From Newsletter 4, Autumn 2011

Jeremy Weinstein, an original member of the CASE CON radical social work collective in the 1970s, draws lessons from that period for today’s struggles

The news is bouncing right now with the prospect of strikes by civil servants, teachers and lecturers in the autumn following their June 30th day of action and recent strikes by social workers in Doncaster , Birmingham and Southampton, while commentators are practicing the Paxman raised eyebrows and sneer at this ‘return to the ‘70s’. Of course history never repeats itself, we need to value and learn from that decade of protest, and to remember that radical social workers were part of that. This was most obviously through CASE CON, a magazine ‘for revolutionary social work’ whose activists met in local groups and nationally and campaigned in the community and unions. What follows is the briefest of discussions, for more see the chapter in ‘Radical Social Work Today’, edited by Lavalette (follow this link for info).

Starting with the name, ‘CASE CON’ was a deliberate attack on the term ‘case conference’, the ‘con’ of all those earnest professionals sitting around and seeing only an endless stream of individual ‘cases‘. This was simply victim blaming when the problem was poverty, unemployment and bad housing. And we took heart from the wider political struggles of the period: ship yards occupied, successful miners strikes, the freeing of the Pentonville Dockers, Claimants Unions, Tenants Associations, anti-psychiatry groups and the burgeoning women’s movement. We were, then, part of an explicitly anti-capitalist movement that rejected traditional authority and struggled to find instead new ways of living and relating, both personally and professionally.
For some, action focussed on community issues, especially housing with apostolic stories of social workers manning barricades to stop squatters being evicted and families bedding down in social work offices to prevent children coming into care. Heady stuff but more usually radicals acted through the unions: protesting against cuts, frozen posts, low pay, poor office accommodation. We argued that we were ‘workers not martyrs’ and that our sense of vocation should not be exploited by employers.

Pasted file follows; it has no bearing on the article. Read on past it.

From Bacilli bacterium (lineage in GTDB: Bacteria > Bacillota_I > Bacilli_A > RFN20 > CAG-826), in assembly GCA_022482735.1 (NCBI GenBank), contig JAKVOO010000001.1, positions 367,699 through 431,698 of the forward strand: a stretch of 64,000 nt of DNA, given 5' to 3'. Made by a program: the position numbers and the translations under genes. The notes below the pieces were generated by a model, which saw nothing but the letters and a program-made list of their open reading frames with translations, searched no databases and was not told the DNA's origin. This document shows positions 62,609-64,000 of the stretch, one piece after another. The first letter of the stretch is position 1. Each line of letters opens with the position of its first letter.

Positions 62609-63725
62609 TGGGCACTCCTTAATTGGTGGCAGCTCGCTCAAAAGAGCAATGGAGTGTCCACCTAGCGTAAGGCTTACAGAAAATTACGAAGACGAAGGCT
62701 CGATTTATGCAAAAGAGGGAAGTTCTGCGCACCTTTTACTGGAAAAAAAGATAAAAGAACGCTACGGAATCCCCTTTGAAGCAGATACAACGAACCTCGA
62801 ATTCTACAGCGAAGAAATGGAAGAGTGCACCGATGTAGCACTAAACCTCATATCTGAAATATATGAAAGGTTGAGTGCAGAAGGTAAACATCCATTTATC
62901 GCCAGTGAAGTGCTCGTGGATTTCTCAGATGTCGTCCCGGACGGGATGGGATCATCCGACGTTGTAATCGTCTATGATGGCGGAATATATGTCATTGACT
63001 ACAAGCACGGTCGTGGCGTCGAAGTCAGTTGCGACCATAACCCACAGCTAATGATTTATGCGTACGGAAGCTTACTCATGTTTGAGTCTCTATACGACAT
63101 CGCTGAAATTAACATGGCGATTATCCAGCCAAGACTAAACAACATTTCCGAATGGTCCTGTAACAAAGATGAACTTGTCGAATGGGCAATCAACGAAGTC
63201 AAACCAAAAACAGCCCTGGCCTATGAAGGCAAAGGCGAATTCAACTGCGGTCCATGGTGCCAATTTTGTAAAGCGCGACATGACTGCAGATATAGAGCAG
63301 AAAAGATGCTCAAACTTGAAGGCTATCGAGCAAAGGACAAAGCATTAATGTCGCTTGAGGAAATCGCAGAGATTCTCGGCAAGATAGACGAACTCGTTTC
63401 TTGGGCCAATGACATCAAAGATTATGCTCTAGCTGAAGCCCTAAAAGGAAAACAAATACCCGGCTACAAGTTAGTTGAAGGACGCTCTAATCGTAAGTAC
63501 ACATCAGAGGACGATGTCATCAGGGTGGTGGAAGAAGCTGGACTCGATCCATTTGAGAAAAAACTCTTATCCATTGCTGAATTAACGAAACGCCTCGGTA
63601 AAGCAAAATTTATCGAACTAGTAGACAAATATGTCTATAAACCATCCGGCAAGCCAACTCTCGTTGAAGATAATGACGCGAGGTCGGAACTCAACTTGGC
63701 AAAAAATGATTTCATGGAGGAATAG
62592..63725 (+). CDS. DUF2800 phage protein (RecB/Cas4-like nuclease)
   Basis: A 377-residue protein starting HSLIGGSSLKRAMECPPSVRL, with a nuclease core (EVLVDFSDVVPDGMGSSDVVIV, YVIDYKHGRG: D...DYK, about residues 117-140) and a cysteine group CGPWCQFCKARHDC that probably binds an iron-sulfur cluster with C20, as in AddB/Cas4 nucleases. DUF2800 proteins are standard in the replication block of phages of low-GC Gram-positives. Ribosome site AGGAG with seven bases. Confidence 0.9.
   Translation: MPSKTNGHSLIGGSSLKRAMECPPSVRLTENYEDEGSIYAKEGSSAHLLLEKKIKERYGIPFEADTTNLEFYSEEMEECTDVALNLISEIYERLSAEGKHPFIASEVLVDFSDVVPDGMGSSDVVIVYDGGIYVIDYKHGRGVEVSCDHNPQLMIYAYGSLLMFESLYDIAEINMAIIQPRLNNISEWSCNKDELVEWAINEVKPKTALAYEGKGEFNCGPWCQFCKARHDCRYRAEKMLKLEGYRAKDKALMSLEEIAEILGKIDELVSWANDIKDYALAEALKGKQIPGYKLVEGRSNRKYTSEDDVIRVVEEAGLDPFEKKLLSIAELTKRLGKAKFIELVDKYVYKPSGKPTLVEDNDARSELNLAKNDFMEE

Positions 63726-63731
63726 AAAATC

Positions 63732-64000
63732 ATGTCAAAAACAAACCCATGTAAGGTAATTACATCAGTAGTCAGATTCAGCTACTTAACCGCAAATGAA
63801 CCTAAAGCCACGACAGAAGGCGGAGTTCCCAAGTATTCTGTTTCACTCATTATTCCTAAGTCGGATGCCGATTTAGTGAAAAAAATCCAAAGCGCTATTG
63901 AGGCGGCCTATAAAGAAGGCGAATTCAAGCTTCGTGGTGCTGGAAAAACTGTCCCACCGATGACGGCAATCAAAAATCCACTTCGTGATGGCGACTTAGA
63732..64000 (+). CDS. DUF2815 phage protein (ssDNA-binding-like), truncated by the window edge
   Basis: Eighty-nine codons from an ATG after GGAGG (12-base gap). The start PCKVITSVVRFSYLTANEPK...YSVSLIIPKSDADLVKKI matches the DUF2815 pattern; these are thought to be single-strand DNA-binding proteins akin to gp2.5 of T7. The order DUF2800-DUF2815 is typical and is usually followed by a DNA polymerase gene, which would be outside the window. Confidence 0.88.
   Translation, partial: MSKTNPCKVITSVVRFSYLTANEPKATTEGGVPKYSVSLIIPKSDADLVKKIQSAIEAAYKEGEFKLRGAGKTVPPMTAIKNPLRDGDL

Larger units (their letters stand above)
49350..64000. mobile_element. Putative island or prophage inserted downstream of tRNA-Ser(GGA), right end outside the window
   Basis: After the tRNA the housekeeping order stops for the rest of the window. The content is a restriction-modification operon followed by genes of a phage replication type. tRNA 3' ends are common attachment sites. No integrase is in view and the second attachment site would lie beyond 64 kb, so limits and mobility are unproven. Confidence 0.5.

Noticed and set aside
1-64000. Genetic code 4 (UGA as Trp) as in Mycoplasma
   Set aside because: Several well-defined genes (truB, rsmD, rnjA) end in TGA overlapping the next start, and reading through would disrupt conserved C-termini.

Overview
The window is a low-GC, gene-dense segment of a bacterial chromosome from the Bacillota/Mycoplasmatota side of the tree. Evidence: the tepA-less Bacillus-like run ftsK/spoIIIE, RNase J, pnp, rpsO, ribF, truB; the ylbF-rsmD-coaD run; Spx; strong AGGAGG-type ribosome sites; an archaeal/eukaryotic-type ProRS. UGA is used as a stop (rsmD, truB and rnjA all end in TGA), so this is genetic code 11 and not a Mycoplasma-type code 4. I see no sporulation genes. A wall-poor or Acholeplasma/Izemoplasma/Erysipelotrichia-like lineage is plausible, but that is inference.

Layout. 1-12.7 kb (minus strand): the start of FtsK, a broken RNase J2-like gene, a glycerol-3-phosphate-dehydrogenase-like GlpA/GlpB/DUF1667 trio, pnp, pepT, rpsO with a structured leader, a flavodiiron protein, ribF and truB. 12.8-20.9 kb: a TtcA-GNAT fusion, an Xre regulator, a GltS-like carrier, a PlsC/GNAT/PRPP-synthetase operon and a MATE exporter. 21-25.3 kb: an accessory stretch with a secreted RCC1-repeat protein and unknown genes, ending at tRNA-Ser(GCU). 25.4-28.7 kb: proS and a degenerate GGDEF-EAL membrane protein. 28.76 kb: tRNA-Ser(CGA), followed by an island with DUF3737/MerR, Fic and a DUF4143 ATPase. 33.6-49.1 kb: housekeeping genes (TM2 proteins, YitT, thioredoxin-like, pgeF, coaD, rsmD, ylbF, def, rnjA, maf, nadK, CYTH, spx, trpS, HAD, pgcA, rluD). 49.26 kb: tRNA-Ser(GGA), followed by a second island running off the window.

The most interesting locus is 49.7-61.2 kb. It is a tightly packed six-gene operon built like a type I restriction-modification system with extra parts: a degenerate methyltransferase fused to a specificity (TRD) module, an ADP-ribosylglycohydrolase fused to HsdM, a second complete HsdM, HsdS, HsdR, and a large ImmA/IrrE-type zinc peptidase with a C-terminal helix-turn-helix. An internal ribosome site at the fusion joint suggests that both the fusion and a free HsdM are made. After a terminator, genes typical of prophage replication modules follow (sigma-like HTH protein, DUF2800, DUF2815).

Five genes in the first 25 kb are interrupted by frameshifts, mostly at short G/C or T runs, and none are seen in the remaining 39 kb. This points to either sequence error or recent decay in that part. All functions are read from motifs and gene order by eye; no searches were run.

We should not over romanticise CASE CON. Many/most bought the magazine for the ‘Private Eye’ style cartoons and exposés, not because they were revolutionary socialists. And with CASE CON dissolving itself in 1977 it played no part in the 1978/79 strikes by field social workers or the 1983 residential workers strikes. But we did have successes. CASE CON was part of the campaign that stopped children coming into care because of homelessness and the union action against emergency standby duty led to permanent out of office hour’s teams. Some echo of the radical critique is also now part of every day practice, such as the statements about anti-discriminatory/anti-oppressive practice, recognising the socio-political content of a client’s life, working with service user groups.  

But the fact that much of this is rhetoric rather than reality reminds us of the continuing need for radical challenge, and this tradition is heard clearly in SWAN’s emphasis on social justice as the heart of social work and our exploring the ‘link between a structural analysis of clients’ problems to an ethical imperative to act’.  SWAN also provides, as CASE CON once did, a forum where we can learn from each other and feel less isolated in difficult times.

A longer essay about the Case Con collective by Jeremy appears in the new  book: ‘Radical Social Work Today’, edited by SWAN Convenor Michael Lavalette (details at this link). A review of the book will appear on this website soon.

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